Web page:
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I've just been retrenched.


By Ruth Tearle

"Help. I've just been retrenched. I feel like I have fallen off a bus. Nothing is the same. It is as if I no longer exist."
Right now, many people are being retrenched. You are not alone. If this is happening to you right now, then read further.

How you may be feeling.

It is normal and natural to feel a major disaster has struck you. Like "the carpet has been pulled out from under your feet", or you have 'fallen off a bus". Nothing is the same. No one will take the time to explain why this has happened to you or what criteria they used to retrench you, and not someone else. People simply don't return your calls. It is as if you no longer exist. Some people tell you it is your fault. You were too outspoken. Too honest. Too smart. Too... yourself. You keep asking yourself "Why me?" You find yourself waking up at night in a sweat. Maybe you should have acted differently. But then, you wouldn't have been you. And you suspect that those criticising you are simply voicing their own insecurities. You try to hold your head up high. You try not to feel ashamed about what is happening to you. Because you know, deep down, you have nothing to feel ashamed about.

Stop!

StopDon't panic. As the song says "You got knocked down, but you will get up again." You are stonger and more resilient than you think. And there are more opportunities out in that big, wonderful world than you can imagine right now.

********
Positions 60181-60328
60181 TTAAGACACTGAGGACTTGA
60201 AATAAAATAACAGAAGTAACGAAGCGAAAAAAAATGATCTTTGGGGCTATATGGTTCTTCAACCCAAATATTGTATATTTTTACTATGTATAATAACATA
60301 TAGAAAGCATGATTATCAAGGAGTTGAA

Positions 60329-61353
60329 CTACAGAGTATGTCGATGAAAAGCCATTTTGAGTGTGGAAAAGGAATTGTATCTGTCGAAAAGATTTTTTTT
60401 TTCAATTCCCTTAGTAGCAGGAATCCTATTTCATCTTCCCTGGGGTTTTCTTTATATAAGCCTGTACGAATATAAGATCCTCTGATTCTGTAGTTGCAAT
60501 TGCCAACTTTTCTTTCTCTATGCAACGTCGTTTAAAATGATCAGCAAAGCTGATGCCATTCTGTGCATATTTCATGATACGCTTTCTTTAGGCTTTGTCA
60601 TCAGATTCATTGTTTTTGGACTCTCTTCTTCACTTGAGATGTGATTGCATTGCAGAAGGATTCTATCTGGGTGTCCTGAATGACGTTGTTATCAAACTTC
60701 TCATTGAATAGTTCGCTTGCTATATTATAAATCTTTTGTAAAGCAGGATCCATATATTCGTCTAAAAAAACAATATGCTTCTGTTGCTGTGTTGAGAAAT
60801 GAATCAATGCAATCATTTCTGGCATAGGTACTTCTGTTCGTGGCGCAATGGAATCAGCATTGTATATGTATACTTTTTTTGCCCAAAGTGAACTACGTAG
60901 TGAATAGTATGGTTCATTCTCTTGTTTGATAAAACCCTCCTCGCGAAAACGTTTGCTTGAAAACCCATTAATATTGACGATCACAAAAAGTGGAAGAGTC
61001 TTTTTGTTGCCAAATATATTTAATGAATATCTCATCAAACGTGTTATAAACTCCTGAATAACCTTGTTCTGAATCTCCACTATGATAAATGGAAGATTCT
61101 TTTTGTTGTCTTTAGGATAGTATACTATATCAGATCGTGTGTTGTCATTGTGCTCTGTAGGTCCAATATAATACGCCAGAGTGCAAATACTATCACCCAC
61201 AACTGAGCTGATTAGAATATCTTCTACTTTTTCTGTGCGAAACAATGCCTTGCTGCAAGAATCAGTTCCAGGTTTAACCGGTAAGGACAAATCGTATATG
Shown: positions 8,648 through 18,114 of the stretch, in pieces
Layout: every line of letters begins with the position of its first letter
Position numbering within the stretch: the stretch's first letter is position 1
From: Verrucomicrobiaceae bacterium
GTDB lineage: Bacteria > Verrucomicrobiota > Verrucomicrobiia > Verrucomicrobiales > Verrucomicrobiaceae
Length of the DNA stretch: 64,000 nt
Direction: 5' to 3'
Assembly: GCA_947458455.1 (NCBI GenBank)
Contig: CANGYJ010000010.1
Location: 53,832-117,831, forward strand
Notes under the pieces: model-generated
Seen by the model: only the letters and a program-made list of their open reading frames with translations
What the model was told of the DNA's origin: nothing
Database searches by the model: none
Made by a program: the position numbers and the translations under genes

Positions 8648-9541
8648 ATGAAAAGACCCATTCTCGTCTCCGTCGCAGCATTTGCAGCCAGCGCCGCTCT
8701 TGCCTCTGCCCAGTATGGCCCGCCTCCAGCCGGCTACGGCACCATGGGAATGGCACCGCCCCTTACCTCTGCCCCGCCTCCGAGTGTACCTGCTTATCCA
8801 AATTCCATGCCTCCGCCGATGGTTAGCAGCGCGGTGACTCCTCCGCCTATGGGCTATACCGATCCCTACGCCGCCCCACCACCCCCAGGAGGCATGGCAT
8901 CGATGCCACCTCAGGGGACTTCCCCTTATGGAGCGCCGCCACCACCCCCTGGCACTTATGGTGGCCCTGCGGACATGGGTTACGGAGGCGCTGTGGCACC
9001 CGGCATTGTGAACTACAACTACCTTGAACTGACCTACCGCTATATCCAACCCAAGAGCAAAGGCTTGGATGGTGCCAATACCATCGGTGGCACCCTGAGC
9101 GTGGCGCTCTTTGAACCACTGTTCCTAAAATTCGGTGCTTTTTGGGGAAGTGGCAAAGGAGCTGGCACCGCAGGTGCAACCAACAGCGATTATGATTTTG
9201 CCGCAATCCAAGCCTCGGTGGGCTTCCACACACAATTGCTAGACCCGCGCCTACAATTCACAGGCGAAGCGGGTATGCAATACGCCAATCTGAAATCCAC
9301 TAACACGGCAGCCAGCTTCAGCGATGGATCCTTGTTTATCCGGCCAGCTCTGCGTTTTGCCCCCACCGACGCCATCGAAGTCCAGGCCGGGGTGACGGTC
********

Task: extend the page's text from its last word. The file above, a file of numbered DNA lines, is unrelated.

Put this time in perspective.

  • You are not dying. You don't have a life threatening disease. This is something you can recover from. All that is stolen from you, is a job. You still have all your talents, strengths and experience. You still have your family and friends. Your networks. Your hobbies.
  • This one week in your life, is but one out of 52 weeks in a year - out of one of the many years that will make up your life time of work.
  • This is not the end of your working career. This is simply a T-junction in your career. A time where you are forced to stop and choose the direction you will travel next.

Understand the change cycle: why you feel the way you do.

Understand that you are in the first stage of "The change cycle". If you've been on one of our training courses, or you have read "Mastering Personal Change" or "Ride the Wild Tiger", you will recognise the feeling associated with being 'pushed out of your comfort zone'. You will know that the sooner you 'let go' of your old job, and work through the anger you feel towards the company, the sooner you will regain your confidence, and be able to create a new and better life for yourself.

Make a choice

You've heard it before. "Its not what happens to you, but how you respond to what happens to you." Well this is the time these words really mean something. So choose. Are you going to be a victim or a hero? Will you wait for others to make it right for you and do what they should, or will you go out there and make it happen for yourself. Will you see this as something unfair that happened to you, or will you simply bounce back.

What to do while you work your notice

Right now, while you are working your notice period, there are a few things you can do.

  • Get your CV up to date. Your CV is your marketing document. So ensure it looks good. Check the spelling. Check everything is up to date.
  • Organise your contacts. Put all your contacts onto a database, and take a copy onto a flash drive.